Monday, September 29, 2014

The Captive Maiden (Hagenheim)

Title: The Captive Maiden

Series: Hagenheim (Book #4)

Year: 2013

Author: Melanie Dickerson

Summary: Gisela's childhood was filled with laughter and visits from nobles such as the duke and his young son. But since her father's death, each day has been filled with nothing but servitude to her stepmother. So when Gisela meets the duke's son, Valten--the boy she has daydreamed about for years--and learns he is throwing a ball, she vows to attend, even if it's only for a taste of a life she'll never have. To her surprise, she catches Valten's eye. Though he is rough around the edges, Gisela finds Valten has completely captured her heart. But other forces are bent on keeping the two from falling further in love, putting Gisela in more danger than she ever imagined. (from Goodreads)

Main Characters:
~ Gisela Mueller
~ Valten, Earl of Hamlin

Review: On the whole, I can't say that I'm overly pleased with all of Melanie Dickerson's books. Some of them present a fresh take on the old-fashioned fairy tales we all know and love, yet they almost have a cliche taste to them. I'll save reviews for the other books later (I'm hoping to get around to reviewing them all one day), but let's see what I've got for The Captive Maiden, Melanie's retelling of Cinderella. The good and the bad. Ready?

First of all, I did enjoy the whole of the tournaments. Charles Perrault's original Cinderella tale shows our little cinder girl going, not to one, but three balls, and Melanie Dickerson kept that alive in her three tournaments, adding a ball in at the end to wrap everything up. My favorite scenes were probably those in which Valten mounted Seiger and got hammered at with lance and sword in the tournaments. The action was paced nicely, and the descriptions almost made me feel like I was there. Plus? Definitely.

Gisela... well, I wrestled with my feelings for her. Having just written my own Cinderella retelling (Secret of the Hazel Tree, once I get around to publishing it), I'm quite in love with all things cinders, so I was determined to like Gisela from the start. And at the start, she did not disappoint. She was riding horses, standing up to bullies in the street, and quite a different take on the usual timid Cinderella. I was so happy. And then she met Valten and became... (how to put this?) ... annoying. She lost most of her spunk and ended the book as a weeping damsel in distress. Mind, I don't like the modern I-can-do-anything-a-man-can-do heroine, and Gisela wasn't, yet I thought her character development could have been bettered. Valten was an interesting hero, to say in the least. But after a while, he annoyed me, too. The author emphasized the point that he wasn't a ladies' man, and he didn't know what to do when around them. Yes, that point was perhaps made a little too clear. I got tired of hearing how he didn't know what to say to Gisela and how he wasn't like his brother Gabe.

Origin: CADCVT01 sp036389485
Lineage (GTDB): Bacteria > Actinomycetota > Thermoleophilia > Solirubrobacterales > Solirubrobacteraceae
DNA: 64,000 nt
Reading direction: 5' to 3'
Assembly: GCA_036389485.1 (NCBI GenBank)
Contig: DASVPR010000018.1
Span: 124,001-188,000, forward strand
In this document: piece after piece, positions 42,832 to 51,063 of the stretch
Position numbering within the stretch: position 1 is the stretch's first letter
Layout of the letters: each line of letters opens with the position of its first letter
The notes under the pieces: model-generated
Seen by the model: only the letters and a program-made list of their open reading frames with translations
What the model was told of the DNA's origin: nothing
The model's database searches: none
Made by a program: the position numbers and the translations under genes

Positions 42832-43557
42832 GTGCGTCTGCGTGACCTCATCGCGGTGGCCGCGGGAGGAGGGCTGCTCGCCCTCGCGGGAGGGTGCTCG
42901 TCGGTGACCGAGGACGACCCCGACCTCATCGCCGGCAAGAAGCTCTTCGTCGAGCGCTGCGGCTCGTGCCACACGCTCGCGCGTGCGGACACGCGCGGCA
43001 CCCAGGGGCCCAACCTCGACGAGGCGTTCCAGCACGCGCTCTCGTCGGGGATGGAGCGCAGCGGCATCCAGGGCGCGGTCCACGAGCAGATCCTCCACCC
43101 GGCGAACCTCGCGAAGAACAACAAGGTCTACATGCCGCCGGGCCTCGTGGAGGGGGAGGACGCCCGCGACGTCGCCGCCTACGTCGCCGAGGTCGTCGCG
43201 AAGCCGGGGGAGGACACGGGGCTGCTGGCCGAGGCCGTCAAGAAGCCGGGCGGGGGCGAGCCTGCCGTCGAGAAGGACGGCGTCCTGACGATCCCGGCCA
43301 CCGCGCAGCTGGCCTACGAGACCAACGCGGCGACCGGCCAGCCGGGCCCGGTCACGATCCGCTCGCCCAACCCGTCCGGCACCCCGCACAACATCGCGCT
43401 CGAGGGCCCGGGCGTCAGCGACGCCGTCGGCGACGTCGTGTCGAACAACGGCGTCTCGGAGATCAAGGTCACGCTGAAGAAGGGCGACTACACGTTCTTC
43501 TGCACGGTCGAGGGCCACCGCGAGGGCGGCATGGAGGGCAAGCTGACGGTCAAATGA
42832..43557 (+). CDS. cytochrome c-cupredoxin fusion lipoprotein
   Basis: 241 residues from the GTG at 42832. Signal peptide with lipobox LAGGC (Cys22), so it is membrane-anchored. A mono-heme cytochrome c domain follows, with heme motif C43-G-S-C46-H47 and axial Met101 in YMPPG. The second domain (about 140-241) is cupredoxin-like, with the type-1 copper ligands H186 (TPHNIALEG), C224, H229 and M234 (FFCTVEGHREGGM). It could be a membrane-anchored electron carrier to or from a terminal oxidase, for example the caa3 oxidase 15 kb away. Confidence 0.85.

The minor characters were excellent. I loved Ava and wished there could have been more of her in the novel. Even Gisela's stepfamily were well written. When Gisela becomes competition to her wishes of a marriage with the duke's son to her daughter, the stepmother sells Gisela off to a not very nice man to get her out of the way - stab at Ever After? I think so. {highlight previous for spoilers} There was a lot of captures and chases going on, and I find I have to echo another reviewer (Jaye Knight on Goodreads) who said that the characters escaped multiple times only to be recaptured. While I understand how it was important to the story, it got old the more times it happened. Personally, I would have liked to see other obstacles rather just another recapture hinder our daring characters. 

Advisory: Some violence as tournaments and kidnappings take place; one character breaks a bone and gets it set; but nothing is described in an overly graphic tone. 

Also, the romance. While nothing got out of hand, I grew quickly irritated with the number of times the word "kiss" was mentioned in the novel. The characters seemed to dwell on thoughts of kissing and actually kissing a lot, and I found it awkward. Especially between two characters who were not married. Sorry, folks, but there's more to love than smooching. While I did appreciate the fact that the author did put in mentions of their falling in love with each other's personalities (i.e. he/she was brave, fierce, etc.), I did not enjoy the "bulging muscles" comments. 

Rating: 3 out of 5 stars

Click here to buy The Captive Maiden on Amazon!

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